Venture Capital deals, contract-based production or services, hackathons – we are seeing an increasing variety of collaboration methods between large and small companies, but there is no guarantee of fairness or a profitable outcome for either of the two parties involved. However, most failures are due to lack of a methodical approach.

Interview, during a broadcast by L’Atelier numérique (L’Atelier Digital) on the BFM business channel, with Giovanni Ungaro, Assisted Living Director at French industrial group Legrand, which manufactures electrical and digital infrastructure for the building industry, and Managing Director of its Intervox subsidiary; and Marie Noéline Viguié, co-founder and CEO of nod-A, a company which helps its clients to set up innovation systems. Nod-A encourages companies to find new ways of working, including collaboration with startups.

L’Atelier: Apart from voicing their good intentions about the need for large firms to forge links with the startup ecosystem, are these companies really doing anything constructive?

Giovanni Ungaro: Well, there are companies which really are getting on with the job and others which are doing less. Today almost everywhere in large firms we’re seeing the growth of what you might call ‘speed dating’ – crowdfunding initiatives for example. But in the end is this really effective? That’s the main question. I think that what’s lacking most of all today is a methodical approach. We shouldn’t just be putting a large company across the table from a small startup and letting them get on with it. We also need to advise them about how to work together.

Marie Noéline Viguié: Of course you’ll come across various ways of collaborating. In some cases it will be a service provided on the basis of a business agreement. This can be a valuable approach for both the startup and the established firms, and it has led to a good many innovations. Then there are a number of models such as hackathons – somewhat controversial – and ‘speed dating’, among others, which may or may not help to grow the ecosystem. And we also see joint R&D projects taking place through consortiums set up via competitiveness hubs. Then there are investment models of the venture capital type. Each model has its advantages and drawbacks. Today I see a lot of collaboration in the form of venture capital and direct investment, which is not necessarily the best solution for today’s startups, nor perhaps the best solution for large companies either. There are more useful types of business relationship, which I think ought to be used more.

So if collaboration between a major firm and a startup shouldn’t necessarily involve taking a stake, even though this is what startups are usually looking for, what should be happening?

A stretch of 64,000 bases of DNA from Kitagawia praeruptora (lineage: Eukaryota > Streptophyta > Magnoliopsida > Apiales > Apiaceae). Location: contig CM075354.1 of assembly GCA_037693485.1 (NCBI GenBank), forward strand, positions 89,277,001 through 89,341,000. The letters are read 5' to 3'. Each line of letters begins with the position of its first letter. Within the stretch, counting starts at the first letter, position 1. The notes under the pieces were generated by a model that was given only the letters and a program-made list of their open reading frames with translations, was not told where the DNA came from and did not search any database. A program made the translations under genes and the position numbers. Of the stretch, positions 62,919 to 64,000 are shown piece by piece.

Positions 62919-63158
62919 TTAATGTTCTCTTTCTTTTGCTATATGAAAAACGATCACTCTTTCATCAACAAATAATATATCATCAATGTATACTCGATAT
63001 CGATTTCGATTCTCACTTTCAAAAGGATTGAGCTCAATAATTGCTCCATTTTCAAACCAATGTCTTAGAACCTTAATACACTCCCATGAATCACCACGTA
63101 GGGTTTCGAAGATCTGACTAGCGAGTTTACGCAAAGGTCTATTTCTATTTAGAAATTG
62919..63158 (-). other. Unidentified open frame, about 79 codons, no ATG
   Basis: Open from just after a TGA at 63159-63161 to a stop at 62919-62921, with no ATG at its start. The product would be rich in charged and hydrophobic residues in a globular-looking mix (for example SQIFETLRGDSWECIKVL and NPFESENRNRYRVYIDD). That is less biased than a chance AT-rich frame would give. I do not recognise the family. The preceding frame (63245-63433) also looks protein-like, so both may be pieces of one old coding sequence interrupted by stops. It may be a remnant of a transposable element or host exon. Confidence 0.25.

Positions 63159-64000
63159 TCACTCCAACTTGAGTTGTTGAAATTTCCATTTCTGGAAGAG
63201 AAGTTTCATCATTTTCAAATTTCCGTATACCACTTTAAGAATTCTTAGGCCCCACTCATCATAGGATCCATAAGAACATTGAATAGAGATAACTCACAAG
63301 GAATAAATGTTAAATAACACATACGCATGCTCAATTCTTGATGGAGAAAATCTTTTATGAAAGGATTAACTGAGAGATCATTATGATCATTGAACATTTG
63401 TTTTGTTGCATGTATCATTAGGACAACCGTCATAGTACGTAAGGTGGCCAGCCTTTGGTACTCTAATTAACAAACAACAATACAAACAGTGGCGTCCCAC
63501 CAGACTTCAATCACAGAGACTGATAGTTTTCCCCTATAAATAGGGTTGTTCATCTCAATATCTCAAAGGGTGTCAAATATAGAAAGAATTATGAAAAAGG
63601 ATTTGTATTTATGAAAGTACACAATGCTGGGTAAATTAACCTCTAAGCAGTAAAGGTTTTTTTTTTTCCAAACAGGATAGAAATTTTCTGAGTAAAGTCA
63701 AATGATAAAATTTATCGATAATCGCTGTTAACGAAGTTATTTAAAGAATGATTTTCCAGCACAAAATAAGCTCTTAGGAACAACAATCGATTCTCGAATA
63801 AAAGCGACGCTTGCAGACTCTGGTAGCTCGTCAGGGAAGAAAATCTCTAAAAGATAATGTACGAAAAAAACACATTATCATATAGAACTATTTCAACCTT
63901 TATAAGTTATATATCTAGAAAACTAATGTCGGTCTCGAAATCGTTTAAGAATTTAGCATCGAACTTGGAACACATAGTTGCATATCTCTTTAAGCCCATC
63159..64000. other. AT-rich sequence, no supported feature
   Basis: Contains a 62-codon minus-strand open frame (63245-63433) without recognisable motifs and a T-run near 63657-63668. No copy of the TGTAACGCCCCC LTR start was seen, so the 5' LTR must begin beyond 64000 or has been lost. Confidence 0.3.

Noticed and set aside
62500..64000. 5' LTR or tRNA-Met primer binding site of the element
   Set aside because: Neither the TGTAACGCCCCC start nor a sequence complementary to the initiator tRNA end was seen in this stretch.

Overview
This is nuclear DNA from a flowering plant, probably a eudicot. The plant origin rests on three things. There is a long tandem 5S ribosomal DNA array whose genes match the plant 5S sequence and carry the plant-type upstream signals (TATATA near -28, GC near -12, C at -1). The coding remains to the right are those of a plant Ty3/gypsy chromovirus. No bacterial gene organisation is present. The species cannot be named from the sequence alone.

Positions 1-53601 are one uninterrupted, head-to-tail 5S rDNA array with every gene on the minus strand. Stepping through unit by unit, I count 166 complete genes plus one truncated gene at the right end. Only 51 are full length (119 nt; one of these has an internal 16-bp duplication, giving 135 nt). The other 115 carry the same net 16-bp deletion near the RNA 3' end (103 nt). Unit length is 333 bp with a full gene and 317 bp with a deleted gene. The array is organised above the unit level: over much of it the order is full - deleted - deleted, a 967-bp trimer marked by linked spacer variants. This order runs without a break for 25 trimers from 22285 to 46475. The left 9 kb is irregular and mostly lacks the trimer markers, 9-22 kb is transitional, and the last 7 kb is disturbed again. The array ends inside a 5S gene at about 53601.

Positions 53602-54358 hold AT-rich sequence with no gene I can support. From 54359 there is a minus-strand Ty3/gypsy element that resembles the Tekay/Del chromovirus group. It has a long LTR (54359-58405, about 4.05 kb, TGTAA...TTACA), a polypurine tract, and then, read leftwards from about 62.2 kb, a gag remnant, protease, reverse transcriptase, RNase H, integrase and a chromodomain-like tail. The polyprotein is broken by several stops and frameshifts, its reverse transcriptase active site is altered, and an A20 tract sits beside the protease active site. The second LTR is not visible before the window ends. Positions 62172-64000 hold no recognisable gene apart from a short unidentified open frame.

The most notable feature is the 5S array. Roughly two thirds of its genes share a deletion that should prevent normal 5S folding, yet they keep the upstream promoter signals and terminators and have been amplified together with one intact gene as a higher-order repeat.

Giovanni Ungaro: You need to focus on the market. In my view that will lead to win-win partnerships between small companies – startups – and larger firms. After all it’s the large firms that are market-driven. What I mean is, the two sides should aim for a partnership capable of getting innovative solutions quickly to market. They just don’t need to go through a long venture capital procedure, or period of development, or ‘hackathons’. The partnership must be able to get solutions to market fast. It’s very Darwinian because the more losers there are, the more the survivors will be in a position to survive and thrive.

Can you give us some examples of these approaches?

Giovanni Ungaro: About two years ago at Legrand, we came into contact with a startup called Matooma. We had just developed a new ‘machine-to-machine’ connectivity solution using GSM connectivity. The main problem was the connection and network coverage as no operator can guarantee 100% area network coverage. That doesn’t exist. So what could we do, given that our equipment is fixed, and has to be installed in a precise location, whatever the area it happens to be?  And it has to work. What could we do? We were contacted by the startup, and they came up with a solution that we thought was really innovative. It was a multi-operator SIM card which could capture the best-operating network in any given area. So we put our money on this startup. This was something that we really knew nothing about. And in the end it turned out to be a market winner.

Marie Noéline Viguié: I’d like to talk about two examples of different approaches to resources. As Giovanni just said, it’s really about methodology, finding the right way for large firms to work successfully with startups. These days we’re seeing a number of approaches emerging. L’Oréal has installed a ‘Wall to Wall’ [component supply programme] whereby the company brings its suppliers inside its own factories. The two parties share their skills and are able to bring in changes much faster. In short, this is more of a tailored-made approach.